My way is the wrong way. Always.

Paul Bowers
Museum Musings
Published in
3 min readNov 3, 2018


Reflecting more on Jeanne Liedtka’s insights from Museum Leadership training in October. She joined two seemingly unrelated concepts, and they’re giving me a new frame for considering leadership and teamwork.

Disc profiling

‘…a non-judgmental tool used for discussion of people’s behavioural differences’

We all did a questionnaire before the course, and received our results during the week. I discovered — like i didn’t already know! — that I’m high in ‘Dominance’ and ‘Influence’. This means my motivations are to get things done, and work through influencing others. I like collaborating, i like change and i’m happy with risks. And some people are more highly motivated by calm, or minimising risk: the ‘Steadfast’ and ‘Conscientious’ types. Leaders don’t have the privilege of their preferences — they have to work with, and enable, all. And organisations and teams need them all.

Design Thinking

I’m not going to try to describe it here. But as a working method that focuses on user needs, small-scale early prototyping, and methodical collaboration, it is highly enabling of different work styles when applied correctly — and here comes the link Jeanne made for me.

Doing it ‘my way’ means it’s the wrong way — and it doesn’t matter how clever or creative you are you are

Two DISC profiles are very common in organisations — high DI and high C. Let’s call them Diaz and Cody.

Diaz is biased to action, to get on with it, make radical change. Cody is motivated to keep everything steady. Diaz is starting fires; Cody is fireproofing everything.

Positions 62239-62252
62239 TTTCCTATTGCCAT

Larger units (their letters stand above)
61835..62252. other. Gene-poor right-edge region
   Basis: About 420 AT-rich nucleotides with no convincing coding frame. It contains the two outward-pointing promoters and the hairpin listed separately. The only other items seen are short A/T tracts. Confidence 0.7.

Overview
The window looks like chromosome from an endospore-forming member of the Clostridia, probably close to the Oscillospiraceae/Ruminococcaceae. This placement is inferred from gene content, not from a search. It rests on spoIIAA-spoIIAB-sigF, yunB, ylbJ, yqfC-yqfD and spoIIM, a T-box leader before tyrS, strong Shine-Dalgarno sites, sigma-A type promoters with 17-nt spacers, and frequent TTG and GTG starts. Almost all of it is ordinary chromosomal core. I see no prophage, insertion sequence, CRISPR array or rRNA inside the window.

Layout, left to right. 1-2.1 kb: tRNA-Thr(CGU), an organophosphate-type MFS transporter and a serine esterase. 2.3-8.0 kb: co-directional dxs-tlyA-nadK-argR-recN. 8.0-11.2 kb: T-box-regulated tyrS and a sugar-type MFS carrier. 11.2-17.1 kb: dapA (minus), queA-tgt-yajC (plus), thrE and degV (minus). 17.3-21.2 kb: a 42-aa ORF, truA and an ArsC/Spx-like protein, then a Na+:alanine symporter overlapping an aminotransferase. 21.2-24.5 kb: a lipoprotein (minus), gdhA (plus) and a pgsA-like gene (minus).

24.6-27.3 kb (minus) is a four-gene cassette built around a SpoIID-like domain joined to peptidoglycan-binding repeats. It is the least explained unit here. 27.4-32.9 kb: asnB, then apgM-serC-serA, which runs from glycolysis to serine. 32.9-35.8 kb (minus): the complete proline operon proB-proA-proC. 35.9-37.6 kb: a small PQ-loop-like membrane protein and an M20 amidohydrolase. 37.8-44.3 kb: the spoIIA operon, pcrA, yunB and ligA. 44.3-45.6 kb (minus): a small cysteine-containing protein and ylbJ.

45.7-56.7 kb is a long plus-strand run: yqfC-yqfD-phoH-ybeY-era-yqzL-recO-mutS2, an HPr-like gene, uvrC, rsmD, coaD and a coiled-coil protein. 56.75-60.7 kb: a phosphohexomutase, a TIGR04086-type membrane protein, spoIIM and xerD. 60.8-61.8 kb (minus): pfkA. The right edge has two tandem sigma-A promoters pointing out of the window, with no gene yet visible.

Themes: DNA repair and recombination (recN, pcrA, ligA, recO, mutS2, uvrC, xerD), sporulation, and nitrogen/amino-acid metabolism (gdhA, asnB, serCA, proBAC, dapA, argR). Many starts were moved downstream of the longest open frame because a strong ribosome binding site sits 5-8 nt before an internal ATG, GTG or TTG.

These are both awesome personalities: necessary — they are to be treasured and valued. Imagine an organisation that only ever did crazy new things, or one that never changed.

But within a project team, these two get stuck. Cody looks at Diaz, they’re crazy, they must be stopped. Diaz looks at Cody, no way, mate, we’re doing this cool new thing. You will have seen this dynamic in any organisation.

Jeanne taught me to look deeper. Cody will do the new thing, for sure. They just need to know it is safe. They need data. Diaz doesn’t want to endanger the organisation. They just need action.

Design thinking breaks this logjam. Diaz can say, let me do this tiny thing. It’s only some pics pasted onto foamboard, i’ll just chat to people in the cafe. I’ll get you some data, it’ll be two hundred dollars and a couple of hours. And then Cody can say OK, you proved it’s worthwhile. Let’s take three thousand dollars and do a bigger test.

Prototyping has made an action for Diaz, and some reassurance for Cody.

But there are two real lessons here. First, neither of them have lost. Their basic emotional desires are met: both are are exerting their best selves and receiving a reward that satisfies them.

But also, the resolution came from centring users in the process. The users were the source of data that enabled movement— the impasse wasn’t solved with rhetoric, or the deployment of positional authority.

So now, when I feel like i’m reaching an impasse with someone like Cody, i will not be thinking of how to do the thing anyway. I’ll be wondering what is the minimum viable product approach — and actually saying outright i hear your caution, what data would persuade you this is the right path to follow? and then design an experiment to find that data.

There are many links here with the idea of bureaucratic radicalism i wrote about a few years ago; honouring slow and steady change to foster long-term improvement, rather than just getting flashbang project fireworks.

As a leader, I can do this and I can encourage others; create a climate where the differences are respected and the insight of users (audiences) are sought and then deployed to make decisions. I can resist the urgent persuasion of Diaz to get on with it, and resist becoming frustrated with Cody for what looks like obstruction.

Not my way, not your way, not even our way. Ask the users; then we can do it their way.